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• The appropriate swap spread for the given maturity is then added to that interpolated mid-market Treasury yield.19

Example The 4-year swap spread (bid or offer) is added to the interpolated 4-year Treasury yield in order to come up with the market for 4-year swap rates. The interpolated 4-year Treasury yield is computed from the adjacent on-the-run 3-year and 5-year Treasury yields and is 0.778% + 4−3 5−3 × (1.437% − 0.778%) = 1.107%,

as indicated in Table 1.1.20 Thus, the market for 4-year swap rates is 1.107% + 0.1825% = 1.289% on the bid side and 1.107% + 0.2225% = 1.329% on the offer side. 2 Notice that 25-year swap spreads are actually negative in the composite page depicted in Table 1.1, in which case the swap rate for this maturity is actually lower than the interpolated Treasury yield for that maturity. Also notice 30-year swap spreads are negative on this page. The phenomenon of negative swap spreads was thought by many market participants to be an impossibility. In the USD swaps market, negative spreads had never occured prior to 2008. But in the aftermath of the fall of Lehman Brothers during the financial crisis, 30-year swap spreads traded negative for the first time. This was a historic event, one that showed the stress and strain that the market was under and one that many people thought would soon correct itself when it first happened. But, as shown in Figure 1.3, it didn’t; in fact, 30-year spreads (primarily) remained in negative territory for years thereafter. We shall return to this phenomenon in Chapter 9.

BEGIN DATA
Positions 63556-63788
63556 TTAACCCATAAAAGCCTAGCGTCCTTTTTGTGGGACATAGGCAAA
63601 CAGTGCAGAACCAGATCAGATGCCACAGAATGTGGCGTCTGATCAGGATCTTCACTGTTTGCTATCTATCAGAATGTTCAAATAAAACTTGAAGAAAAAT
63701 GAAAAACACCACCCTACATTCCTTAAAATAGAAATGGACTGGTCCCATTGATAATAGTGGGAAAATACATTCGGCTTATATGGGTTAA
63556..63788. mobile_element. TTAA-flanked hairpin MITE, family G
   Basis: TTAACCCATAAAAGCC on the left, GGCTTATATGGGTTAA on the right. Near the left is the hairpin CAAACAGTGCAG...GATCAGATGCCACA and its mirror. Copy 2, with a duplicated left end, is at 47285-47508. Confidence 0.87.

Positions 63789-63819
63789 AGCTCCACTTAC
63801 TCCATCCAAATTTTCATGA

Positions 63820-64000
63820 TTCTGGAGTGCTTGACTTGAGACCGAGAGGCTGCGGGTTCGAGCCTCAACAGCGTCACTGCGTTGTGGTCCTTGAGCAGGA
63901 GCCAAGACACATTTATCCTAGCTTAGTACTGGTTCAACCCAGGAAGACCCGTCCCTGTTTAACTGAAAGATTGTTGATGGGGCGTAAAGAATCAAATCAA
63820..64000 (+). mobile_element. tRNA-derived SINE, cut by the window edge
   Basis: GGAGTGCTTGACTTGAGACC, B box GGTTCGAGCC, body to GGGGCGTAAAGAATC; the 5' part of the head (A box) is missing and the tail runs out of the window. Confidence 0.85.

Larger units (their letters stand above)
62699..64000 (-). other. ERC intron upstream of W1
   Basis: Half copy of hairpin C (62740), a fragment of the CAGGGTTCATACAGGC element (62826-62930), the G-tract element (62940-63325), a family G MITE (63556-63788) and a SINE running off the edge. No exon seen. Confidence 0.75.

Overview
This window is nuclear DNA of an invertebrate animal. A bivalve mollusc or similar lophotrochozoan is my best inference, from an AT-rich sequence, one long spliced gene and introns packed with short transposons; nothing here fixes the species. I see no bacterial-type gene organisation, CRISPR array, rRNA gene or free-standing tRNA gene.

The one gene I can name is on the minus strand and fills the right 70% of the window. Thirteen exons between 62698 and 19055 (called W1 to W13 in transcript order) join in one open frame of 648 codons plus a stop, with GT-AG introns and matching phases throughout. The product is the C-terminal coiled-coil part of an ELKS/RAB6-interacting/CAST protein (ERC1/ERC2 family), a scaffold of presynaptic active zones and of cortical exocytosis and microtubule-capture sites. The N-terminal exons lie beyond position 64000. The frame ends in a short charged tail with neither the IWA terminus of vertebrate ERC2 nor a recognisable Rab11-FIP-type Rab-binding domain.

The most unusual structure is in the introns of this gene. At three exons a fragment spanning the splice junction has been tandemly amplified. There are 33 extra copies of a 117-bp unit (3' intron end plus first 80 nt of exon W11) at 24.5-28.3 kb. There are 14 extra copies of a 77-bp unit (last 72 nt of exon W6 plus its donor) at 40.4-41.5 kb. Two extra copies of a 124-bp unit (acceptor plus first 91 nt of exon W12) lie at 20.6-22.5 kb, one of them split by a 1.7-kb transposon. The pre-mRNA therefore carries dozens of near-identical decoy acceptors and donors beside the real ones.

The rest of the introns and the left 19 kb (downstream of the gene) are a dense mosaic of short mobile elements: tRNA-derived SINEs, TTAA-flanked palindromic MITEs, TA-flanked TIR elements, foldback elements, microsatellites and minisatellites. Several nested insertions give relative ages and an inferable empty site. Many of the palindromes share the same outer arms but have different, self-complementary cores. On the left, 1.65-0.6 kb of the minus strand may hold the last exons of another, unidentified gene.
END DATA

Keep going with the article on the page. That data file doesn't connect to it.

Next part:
TM = TL + M −L H −L × (TH − TL ).

19 The convention in the market is that the 12-year swap spread is quoted as a spread to the yield of the 10-year Treasury. There is really no rhyme or reason to this. Market participants could just as easily quote the 12-year swap spread as a spread to the interpolated 12-year Treasury yield. In this case, the 12-year swap spread would have to be quoted lower (assuming the yield on the 30-year Treasury is above the yield on the 10-year Treasury) so as to leave the 12-year swap rate unaffected. It makes no difference as long as market participants know how they are being quoted. 20 Actually, the interpolated 4-year Treasury yield is 1.1075%, which has been rounded to 1.107%. We will employ such rounding frequently without further mention.

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Figure 1.3: History of 30-Year Swap Spreads

Pay Frequency and Day Count As mentioned previously, the standard convention in a swap is that the fixed side pays semiannually on a 30/360 basis, and the floating side pays 3month LIBOR quarterly on an Act/360 basis, the entirety of which is often abbreviated “semi bond versus threes.”21 This is the standard unless the two counterparties agree otherwise. The terms of a swap can be arbitrarily specified as long as the two counterparties entering into the trade agree to them and the terms are priced accordingly. In this section we will consider potential changes to the fixed leg of a swap and the implications that this has on the fixed rate. It is very important to note that throughout this section we are considering changes only to the terms of the fixed leg; the floating leg is always assumed to pay 3-month LIBOR quarterly Act/360.22
21 Once again, “threes” is short for 3-month LIBOR paid quarterly Act/360. Other alternative LIBOR rates can be paid in a swap, such as “ones” (1-month LIBOR paid monthly Act/360) and “sixes” (6-month LIBOR paid semiannually Act/360). In addition, other floating rate indexes (such as Prime, T-Bills, Commercial Paper, etc.) are sometimes used as well. 22 In subsequent sections we will talk about changing the floating leg of the swap from 3-month LIBOR to another floating rate of interest and the impact that this has on the fixed coupon of the swap.